Zoomorphic Furniture…

Zoomorphic Furniture…

both chest and lamp by Paulo Gouveia

Useful objects inspired by animals?  Too often cutsie-pie affronts to adult taste.  But not the furniture we’ll look at today.

Above is a rooster lamp that swaggers — a wonderful creation by the Portuguese furniture designer Paulo Gouveia.  I asked him why he chose a rooster.  His idea was to use a Portuguese cultural symbol and “give it a new posture and function.”  There are plenty of tourist trade renditions of the Portugallus, a folksy rambunctious-looking cock. Gouveia has transformed it with wit and vision.  This is a lamp that may wisecrack if your guests get boring.

Gouveia used metal to “transmit elegance and visual lightness.”  With metal he’s made a gestural study of a rooster alive and strutting.  A sculptor’s job.  I hope he turns his fine eye for animal expressiveness to more forms.

Claude & Francois-Xavier Lalanne created a menagerie of gorgeous animal-themed furniture pieces.  Yves St. Laurent was among their collectors.  They made several versions of the massive rhinoceros desk.  Here also are their ibis lamps standing serenely.

desk by Claude & Francois-Xavier Lalanne, photo via Aestheticus Rex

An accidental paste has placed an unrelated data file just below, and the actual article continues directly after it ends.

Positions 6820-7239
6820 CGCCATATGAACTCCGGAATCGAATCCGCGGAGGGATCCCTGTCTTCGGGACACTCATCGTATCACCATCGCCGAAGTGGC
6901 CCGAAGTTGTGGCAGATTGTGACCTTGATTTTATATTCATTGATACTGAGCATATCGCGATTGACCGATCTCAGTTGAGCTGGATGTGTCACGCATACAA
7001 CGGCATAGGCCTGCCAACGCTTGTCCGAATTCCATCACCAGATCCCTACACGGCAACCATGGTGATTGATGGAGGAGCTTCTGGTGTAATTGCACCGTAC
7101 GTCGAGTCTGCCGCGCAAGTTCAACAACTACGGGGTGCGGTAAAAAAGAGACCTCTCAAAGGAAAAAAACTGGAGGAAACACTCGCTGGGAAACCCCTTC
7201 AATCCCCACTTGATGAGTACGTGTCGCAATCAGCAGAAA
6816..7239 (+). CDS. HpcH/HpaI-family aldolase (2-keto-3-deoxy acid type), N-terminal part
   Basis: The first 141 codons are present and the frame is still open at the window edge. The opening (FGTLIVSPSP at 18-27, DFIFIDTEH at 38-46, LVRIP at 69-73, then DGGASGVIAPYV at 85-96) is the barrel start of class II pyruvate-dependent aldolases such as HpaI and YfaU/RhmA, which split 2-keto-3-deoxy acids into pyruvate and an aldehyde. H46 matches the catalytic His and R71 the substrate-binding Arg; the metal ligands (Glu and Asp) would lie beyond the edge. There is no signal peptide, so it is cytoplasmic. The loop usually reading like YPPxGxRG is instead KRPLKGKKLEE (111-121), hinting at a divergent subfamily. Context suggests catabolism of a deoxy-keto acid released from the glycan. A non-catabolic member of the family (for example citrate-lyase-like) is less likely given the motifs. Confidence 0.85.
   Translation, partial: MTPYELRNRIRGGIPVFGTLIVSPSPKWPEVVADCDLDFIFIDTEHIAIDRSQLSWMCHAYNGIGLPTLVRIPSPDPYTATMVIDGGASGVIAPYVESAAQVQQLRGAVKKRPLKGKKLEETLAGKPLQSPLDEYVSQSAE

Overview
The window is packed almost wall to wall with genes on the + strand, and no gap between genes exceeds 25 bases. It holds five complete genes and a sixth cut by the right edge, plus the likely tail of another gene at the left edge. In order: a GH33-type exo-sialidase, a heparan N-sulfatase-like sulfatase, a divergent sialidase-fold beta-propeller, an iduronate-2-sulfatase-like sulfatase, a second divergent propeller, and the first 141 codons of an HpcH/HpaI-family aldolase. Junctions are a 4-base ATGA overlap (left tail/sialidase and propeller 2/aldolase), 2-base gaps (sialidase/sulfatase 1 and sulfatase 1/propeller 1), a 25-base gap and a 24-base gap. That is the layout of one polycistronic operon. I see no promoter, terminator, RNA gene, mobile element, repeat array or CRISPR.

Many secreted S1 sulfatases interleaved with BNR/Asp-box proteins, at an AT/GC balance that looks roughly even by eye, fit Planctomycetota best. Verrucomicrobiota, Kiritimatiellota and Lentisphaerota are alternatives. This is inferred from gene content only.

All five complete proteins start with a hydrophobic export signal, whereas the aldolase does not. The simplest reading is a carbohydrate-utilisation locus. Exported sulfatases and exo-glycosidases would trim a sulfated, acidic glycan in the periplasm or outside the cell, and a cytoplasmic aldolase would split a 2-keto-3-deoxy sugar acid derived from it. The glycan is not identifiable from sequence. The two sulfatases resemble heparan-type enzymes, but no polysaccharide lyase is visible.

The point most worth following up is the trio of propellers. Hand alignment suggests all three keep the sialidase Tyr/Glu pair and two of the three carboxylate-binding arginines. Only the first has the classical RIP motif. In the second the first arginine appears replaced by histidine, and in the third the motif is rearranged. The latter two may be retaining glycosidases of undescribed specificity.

Lalanne ibis lamps via LiveJournal

Maximo Riera is creating a series of chairs with what he hopes are anatomically perfect renditions of animals.  Scott Younker says the chairs are “created using a CNC milling machine … computer controlled mills that can move the spindle vertically along the Z-axis.”  They produce a “series of forms cut from foam blocks and placed on an internal steel form. The final chair is envoloped in fine leather, allowing for detail refinement.”  I’m not clear why these are seating but they are magnificent.

rhinoceros chair by  by Maximo Riera via de-furniture.com

octopus chair by  by Maximo Riera via NOTCOT

And finally a small herd of seats by Fredrik Farg.  Farg says that the pieces are wrapped in textile and leather,  had ropes tied around them then baked. When the rope is cut it leaves “a pattern without seams, as brutal as it is sophisticated and refined.”  I find both whimsy and biological truth here.

Succession seating by Fredrik Farg (two views)



Correction: This blog first posted with Paolo Gouveia’s name misspelled as Gouvela.  The text above has now been corrected, with many apologies to Paolo.

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